Slowly I’m compiling a list of all the wacky inflatable myths and misbeliefs I hear when people discuss bitcoin and cryptocurrency. If you have additions or feedback, let me know in the comments below or find me on Twitter.
Myth: There will only ever be 21M bitcoin.
Fact: The 21M limit is due to social consensus and can be changed if the major parties (developers, exchanges, miners, large holders) agree. Further, the true amount is closer to 15M. As many as 1/3 of all bitcoins are permanently lost.
Myth: Bitcoin has no intrinsic value.
Fact: Try to send $1M money through the internet without the approval of a bank or government. You can’t. With Bitcoin and its currency bitcoin, you can, and the transfer confirms in under an hour and costs less than 1% of the transaction amount.
Myth: Bitcoin is anonymous.
Fact: Bitcoin is like wearing a mask to a Mardi Gras party. Guests may not see your face or know your name, but they can tell your sex, height, and build. Spend enough time at the party and eventually people will know it’s you.
Myth: Bitcoin is mainly used by drug dealers and criminals.
Fact: Up to 98% of US cash is used for money laundering and tax evasion, while research indicates 75% of bitcoin purchases are as a store of value. Digital gold. And there is a growing class of privacy-first altcoins like Monero and Zcash which are far better for suspicious transactions.
Myth: Bitcoin is illegal and banned in many countries
Fact: The only two countries where Bitcoin is outright illegal are Bangladesh and Kyrgyzstan, where the reality may differ on the ground. The vast majority of countries, including leaders like the US and China, have regulated bitcoin and allowed it to operate. The town of Zug, Switzerland even permits using bitcoin to pay for government services up to $200 USD.
Myth: Bitcoin is controlled by China
Fact: A majority of mining activity and exchange trading are done in China. But China is not monolithic. There is a tremendous diversity of opinions and preferences. Witness the blocksize debate: Chinese exchanges and miners are just one of many voices, and they don’t have the power to unilaterally change Bitcoin.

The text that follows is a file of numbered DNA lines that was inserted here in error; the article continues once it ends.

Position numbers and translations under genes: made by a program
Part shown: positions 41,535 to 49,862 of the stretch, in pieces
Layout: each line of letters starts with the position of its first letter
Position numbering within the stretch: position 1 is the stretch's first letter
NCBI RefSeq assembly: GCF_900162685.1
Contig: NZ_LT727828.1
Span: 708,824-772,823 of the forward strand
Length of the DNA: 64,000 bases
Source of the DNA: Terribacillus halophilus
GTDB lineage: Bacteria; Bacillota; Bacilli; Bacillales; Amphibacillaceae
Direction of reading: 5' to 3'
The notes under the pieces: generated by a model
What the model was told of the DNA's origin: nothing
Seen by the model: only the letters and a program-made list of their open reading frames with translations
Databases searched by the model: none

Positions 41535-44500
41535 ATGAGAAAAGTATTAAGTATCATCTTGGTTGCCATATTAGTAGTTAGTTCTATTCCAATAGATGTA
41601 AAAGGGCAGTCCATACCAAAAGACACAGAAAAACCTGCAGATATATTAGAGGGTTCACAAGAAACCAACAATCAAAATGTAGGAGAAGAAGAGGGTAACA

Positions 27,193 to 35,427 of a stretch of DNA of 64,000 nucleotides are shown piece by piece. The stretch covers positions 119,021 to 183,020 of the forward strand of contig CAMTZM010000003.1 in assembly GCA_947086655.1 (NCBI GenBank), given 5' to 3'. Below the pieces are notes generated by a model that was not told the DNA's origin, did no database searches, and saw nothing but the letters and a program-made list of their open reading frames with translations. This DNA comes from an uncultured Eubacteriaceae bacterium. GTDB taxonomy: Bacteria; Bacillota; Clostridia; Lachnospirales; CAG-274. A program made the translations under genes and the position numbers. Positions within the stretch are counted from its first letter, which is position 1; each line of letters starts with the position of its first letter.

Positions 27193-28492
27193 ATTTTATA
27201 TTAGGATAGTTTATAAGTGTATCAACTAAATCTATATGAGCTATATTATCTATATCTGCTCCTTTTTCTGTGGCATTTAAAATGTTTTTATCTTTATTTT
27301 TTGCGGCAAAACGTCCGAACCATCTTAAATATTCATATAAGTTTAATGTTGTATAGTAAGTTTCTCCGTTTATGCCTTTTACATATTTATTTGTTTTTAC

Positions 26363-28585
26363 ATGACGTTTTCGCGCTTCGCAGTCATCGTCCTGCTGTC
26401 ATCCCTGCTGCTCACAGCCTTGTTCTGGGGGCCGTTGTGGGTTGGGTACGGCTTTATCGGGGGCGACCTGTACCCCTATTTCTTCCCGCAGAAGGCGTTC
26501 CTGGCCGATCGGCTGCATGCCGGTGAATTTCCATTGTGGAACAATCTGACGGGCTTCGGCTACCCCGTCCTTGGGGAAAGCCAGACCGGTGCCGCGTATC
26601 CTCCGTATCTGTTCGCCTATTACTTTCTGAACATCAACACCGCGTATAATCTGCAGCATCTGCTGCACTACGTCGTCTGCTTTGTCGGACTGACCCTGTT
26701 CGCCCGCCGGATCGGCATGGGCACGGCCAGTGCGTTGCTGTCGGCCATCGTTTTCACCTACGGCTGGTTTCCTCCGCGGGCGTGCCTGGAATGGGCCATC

Myth: You can’t spend bitcoin
Fact: There are 100K plus places around the world where you can spend bitcoin to do everything from gambling online to buying a Tesla sports car to picking furniture on Overstock. This doesn’t include all of the shadow economy where cryptocurrencies are often the only way to transact. And now there’s a growing class of digital assets, such as altcoins and appcoins and digital tokens, where bitcoin is usually the best way to participate.
Myth: Bitcoin’s creator is a crazy underground hacker. Or a mild Japanese guy living in Northern California. Or a secret government agency. Or a rich eccentric Wall Street trader.
Fact: It doesn’t matter. Reality is, the current Bitcoin Core implementation uses less than 2% of Satoshi’s original code. The crypto community has grown, divided, branched, diversified, grown some more, and is now a thriving $20B economy with more than 600 altcoins and hundreds of appcoins. Regardless of whether Satoshi is an individual, a group, a cabal, a criminal, or already dead, his influence wanes every day. If he or she or it came back, a Lazarus-like re-appearance would make for an entertaining chapter in the Bitcoin Hollywood movie, but it won’t change cryptocurrency’s future.
Myth: Bitcoin won’t scale because of its blocksize limit
Fact: The 1mb limit has already been reached, yet transaction numbers continue to grow and the price continues to rise. Bitcoin may solve the blocksize issue as a united community, or it may hard forks and separate like Ethereum. But cryptocurrency as an asset class – and bitcoin’s price – will continue to charge ahead.
Myth: Bitcoin is a ponzi scheme
Fact: While there have been ponzi schemes run using Bitcoin and altcoins, the technology itself is anything but. The definition of a Ponzi scheme is that early investors profit at the expense of later investors. If you bought bitcoin at the beginning of 2016 – seven years after the first investors – you would have already seen a 100% return.
Myth: Quantum computers will break Bitcoin’s cryptography
Fact: Quantum, like tomorrow, never comes. Quantum’s progress is by nature slow and incremental, and Bitcoin can change its cryptography and its protocol to resist quantum hackers using technologies like Schnorr and Lamport. The dominant value of Bitcoin rests in its social consensus. As long as users and merchants and developers and miners continue to believe in Bitcoin, everything will be fine.
That’s it for now folks! What myths and misbeliefs did I miss? That’s a tongue twister 😃